JOSHUA TREE NATIONAL PARK — Joshua Tree National Park, home to some of the region’s most spectacular hiking trails, will not close at 8 a.m. today, Thursday, Jan. 10, as originally announced.
In an 11th-hour move, the National Park Service announced via a News Release that it will keep Joshua Tree National Park open by using fee-generated money to thwart the temporary closure.
In addition, recently closed areas of the park will once again be accessible to visitors starting today, Jan. 10. Some visitor services, including campgrounds and entrance stations, will reopen utilizing recreation fee revenue,” the park service said in a news release.
It said that areas recently closed due to staffing and maintenance issues will reopen on Thursday as well. These include all campgrounds; Stirrup Tank Road; Lost Horse Mine Road and Trail; Key’s View Road; and the Rattlesnake Canyon Picnic Area and Road.
Park service officials said in the news release that by using Federal Land and Recreation Enhancement funds to restart park maintenance and address sanitation issues, “the park will be able to maintain some visitor services, including reopening the campgrounds.”
Staff will be enlisted to ensure “protection of park resources and mitigate some of the damage that has occurred” during the partial federal government shutdown, according to officials. Entrance stations will be open to provide safety and resource protection messages to arriving visitors, but entrance fees and camping fees will not be collected.
Outdoor areas of Joshua Tree National Park will remain accessible. Most facilities will remain closed. The four National Park Service visitor centers will remain closed.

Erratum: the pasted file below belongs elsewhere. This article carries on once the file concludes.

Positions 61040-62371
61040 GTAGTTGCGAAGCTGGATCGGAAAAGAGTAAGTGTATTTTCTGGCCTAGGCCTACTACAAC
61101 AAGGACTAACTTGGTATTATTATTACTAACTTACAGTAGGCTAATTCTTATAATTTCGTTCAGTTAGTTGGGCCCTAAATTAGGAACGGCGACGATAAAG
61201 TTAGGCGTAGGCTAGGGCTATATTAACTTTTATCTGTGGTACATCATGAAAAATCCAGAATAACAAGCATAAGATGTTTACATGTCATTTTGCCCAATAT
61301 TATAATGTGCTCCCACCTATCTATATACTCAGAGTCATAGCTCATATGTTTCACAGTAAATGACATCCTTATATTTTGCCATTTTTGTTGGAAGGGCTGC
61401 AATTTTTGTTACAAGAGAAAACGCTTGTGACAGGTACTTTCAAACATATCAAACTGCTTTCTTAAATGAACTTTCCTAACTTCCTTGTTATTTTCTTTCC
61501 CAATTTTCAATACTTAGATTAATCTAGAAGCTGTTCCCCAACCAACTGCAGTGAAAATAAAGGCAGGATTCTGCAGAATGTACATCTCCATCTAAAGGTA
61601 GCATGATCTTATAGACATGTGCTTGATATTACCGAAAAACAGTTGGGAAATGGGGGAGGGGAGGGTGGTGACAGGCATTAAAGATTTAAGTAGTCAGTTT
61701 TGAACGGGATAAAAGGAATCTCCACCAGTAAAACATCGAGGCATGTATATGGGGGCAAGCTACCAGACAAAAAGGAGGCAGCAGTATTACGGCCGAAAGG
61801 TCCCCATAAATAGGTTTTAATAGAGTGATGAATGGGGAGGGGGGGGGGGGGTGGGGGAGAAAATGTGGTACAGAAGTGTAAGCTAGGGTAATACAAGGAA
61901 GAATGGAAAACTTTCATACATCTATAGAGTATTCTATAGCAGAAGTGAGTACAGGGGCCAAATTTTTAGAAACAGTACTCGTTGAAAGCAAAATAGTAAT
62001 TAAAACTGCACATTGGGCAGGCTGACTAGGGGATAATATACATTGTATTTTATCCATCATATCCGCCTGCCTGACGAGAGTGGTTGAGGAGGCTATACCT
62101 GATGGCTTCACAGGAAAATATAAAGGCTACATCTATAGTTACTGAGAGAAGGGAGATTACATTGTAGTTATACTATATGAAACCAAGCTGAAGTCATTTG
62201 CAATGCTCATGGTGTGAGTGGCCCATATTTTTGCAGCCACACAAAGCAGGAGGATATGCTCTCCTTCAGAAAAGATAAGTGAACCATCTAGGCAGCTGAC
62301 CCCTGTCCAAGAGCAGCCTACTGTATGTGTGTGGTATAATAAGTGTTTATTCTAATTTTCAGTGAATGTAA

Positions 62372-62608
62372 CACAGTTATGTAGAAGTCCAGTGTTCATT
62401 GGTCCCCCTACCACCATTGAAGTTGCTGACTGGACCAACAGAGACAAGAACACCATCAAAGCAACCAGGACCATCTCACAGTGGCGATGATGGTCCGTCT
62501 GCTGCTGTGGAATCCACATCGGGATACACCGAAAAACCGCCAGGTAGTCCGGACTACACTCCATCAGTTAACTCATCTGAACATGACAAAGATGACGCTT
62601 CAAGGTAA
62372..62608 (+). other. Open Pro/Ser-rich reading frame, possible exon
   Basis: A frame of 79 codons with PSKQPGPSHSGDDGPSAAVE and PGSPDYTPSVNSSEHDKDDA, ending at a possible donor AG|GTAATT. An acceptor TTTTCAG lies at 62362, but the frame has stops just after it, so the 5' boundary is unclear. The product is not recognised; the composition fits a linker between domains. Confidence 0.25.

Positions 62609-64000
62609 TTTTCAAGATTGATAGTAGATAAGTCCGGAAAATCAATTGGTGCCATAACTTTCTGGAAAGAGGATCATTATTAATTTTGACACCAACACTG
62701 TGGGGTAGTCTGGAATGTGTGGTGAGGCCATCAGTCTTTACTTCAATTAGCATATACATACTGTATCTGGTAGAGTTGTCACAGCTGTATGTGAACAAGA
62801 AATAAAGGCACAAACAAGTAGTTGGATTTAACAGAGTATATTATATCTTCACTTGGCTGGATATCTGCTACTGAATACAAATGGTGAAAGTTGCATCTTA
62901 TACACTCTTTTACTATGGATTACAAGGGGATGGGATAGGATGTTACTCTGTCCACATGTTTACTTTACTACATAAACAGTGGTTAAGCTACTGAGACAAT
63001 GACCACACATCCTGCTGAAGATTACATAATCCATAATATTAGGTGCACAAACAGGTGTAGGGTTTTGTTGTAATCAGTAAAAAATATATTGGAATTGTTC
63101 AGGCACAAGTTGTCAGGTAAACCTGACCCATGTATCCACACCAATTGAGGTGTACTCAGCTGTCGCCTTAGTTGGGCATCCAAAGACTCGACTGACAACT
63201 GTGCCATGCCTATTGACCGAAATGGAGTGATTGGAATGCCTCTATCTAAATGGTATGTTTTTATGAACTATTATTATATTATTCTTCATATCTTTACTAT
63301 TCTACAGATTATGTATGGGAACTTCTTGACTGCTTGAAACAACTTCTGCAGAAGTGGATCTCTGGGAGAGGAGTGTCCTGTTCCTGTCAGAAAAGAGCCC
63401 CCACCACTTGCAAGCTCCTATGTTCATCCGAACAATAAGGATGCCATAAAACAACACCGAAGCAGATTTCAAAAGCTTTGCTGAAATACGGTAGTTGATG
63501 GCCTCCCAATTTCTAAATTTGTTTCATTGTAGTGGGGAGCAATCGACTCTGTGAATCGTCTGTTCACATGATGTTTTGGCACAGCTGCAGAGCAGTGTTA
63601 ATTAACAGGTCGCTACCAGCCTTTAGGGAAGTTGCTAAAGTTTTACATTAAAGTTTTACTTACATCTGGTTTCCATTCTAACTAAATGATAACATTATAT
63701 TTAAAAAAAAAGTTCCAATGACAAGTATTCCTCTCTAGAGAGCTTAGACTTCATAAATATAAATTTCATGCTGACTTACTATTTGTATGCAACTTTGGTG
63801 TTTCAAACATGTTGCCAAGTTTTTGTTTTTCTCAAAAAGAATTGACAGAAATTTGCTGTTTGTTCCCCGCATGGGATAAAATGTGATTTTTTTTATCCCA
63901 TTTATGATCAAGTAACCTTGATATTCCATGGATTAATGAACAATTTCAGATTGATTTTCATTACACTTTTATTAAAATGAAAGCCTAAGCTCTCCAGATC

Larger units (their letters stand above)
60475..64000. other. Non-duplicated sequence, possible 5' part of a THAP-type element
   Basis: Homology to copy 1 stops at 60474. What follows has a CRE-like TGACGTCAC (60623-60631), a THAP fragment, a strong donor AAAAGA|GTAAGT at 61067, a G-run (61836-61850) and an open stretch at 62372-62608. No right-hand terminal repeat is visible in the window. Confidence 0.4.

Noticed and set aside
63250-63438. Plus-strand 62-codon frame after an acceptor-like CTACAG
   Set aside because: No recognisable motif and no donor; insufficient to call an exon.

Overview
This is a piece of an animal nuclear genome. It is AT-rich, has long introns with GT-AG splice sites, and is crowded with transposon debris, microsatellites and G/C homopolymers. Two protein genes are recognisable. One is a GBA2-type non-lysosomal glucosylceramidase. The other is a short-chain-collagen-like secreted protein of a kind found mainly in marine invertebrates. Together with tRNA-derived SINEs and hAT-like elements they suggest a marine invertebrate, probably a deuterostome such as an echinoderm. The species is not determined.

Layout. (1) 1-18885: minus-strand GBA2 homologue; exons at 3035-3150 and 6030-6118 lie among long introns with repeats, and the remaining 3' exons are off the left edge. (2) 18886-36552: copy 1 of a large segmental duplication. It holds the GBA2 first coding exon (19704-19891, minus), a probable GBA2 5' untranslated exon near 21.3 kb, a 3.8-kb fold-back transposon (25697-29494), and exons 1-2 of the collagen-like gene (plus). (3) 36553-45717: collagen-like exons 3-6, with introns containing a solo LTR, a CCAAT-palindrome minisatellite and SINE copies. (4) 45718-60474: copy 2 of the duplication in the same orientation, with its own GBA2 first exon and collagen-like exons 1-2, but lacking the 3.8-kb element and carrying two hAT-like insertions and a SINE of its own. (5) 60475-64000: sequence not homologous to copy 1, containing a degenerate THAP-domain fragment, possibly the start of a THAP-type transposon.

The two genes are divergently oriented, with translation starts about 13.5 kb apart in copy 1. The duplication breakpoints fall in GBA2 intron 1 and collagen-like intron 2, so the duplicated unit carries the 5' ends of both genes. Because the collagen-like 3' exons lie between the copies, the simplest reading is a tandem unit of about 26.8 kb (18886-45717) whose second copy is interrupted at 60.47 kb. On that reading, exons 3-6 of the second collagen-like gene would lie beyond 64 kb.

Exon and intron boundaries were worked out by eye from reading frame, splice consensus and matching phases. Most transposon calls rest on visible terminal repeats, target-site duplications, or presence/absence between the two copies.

Park officials praised volunteers who provided basic sanitation services at campgrounds and other closed areas during the partial federal government shutdown. “Their efforts have contributed significantly to the reopening of campgrounds and restoring access to other closed areas of Joshua Tree National Park,” the news release said.
In advance of the proposed temporary shutdown, park officials had been identifying the additional staff and resources needed to address immediate maintenance and sanitation issues. They had already planned to use money from the park fees to address those issues per the recently updated National Park Service contingency plan during a lapse in appropriations.
The federal government shut down early Saturday, Dec. 22, 2018 after congressional and White House officials failed to reach a compromise on a spending bill that was tied to President Trump’s demands for $5.7 billion for a wall along the border with Mexico.
Trump has said he’s prepared for a “very long” shutdown. If the shutdown continues until Saturday, Jan. 12, it will break the record for longest government shutdown in history.
The previous longest shutdown, starting in December 1995, lasted 21 days. A 21-day government shutdown in 1995 and 1996 during President Clinton’s administration was the longest.
It is the third shutdown in two years of Republican control in the nation’s capital.
The shutdown is affecting about 800,000 federal employees and some services for the public, including some at Joshua Tree National Park, the New York Times reported.
Joshua Tree National Park is a vast protected area in southern California. It’s characterized by rugged rock formations and stark desert landscapes. Named for the region’s twisted, bristled Joshua trees, the park straddles the cactus-dotted Colorado Desert and the Mojave Desert, which is higher and cooler. Keys View looks out over the Coachella Valley. Hiking trails weave through the boulders of Hidden Valley.
While the vast majority of those who visit Joshua Tree National Park do so in a responsible manner, there have been incidents of new roads being created by motorists and the destruction of Joshua trees in recent days that have precipitated the closure, according to a news release. Law enforcement rangers will continue to patrol the park and enforce the closure until park staff complete the necessary cleanup and park protection measures.
The communities near Joshua Tree National Park have provided significant assistance and support to the park, and park officials hope to restore visitor access to the park as quickly as possible to mitigate any negative impact to the local economy.
- Joshua Tree National Park: Rob Bignell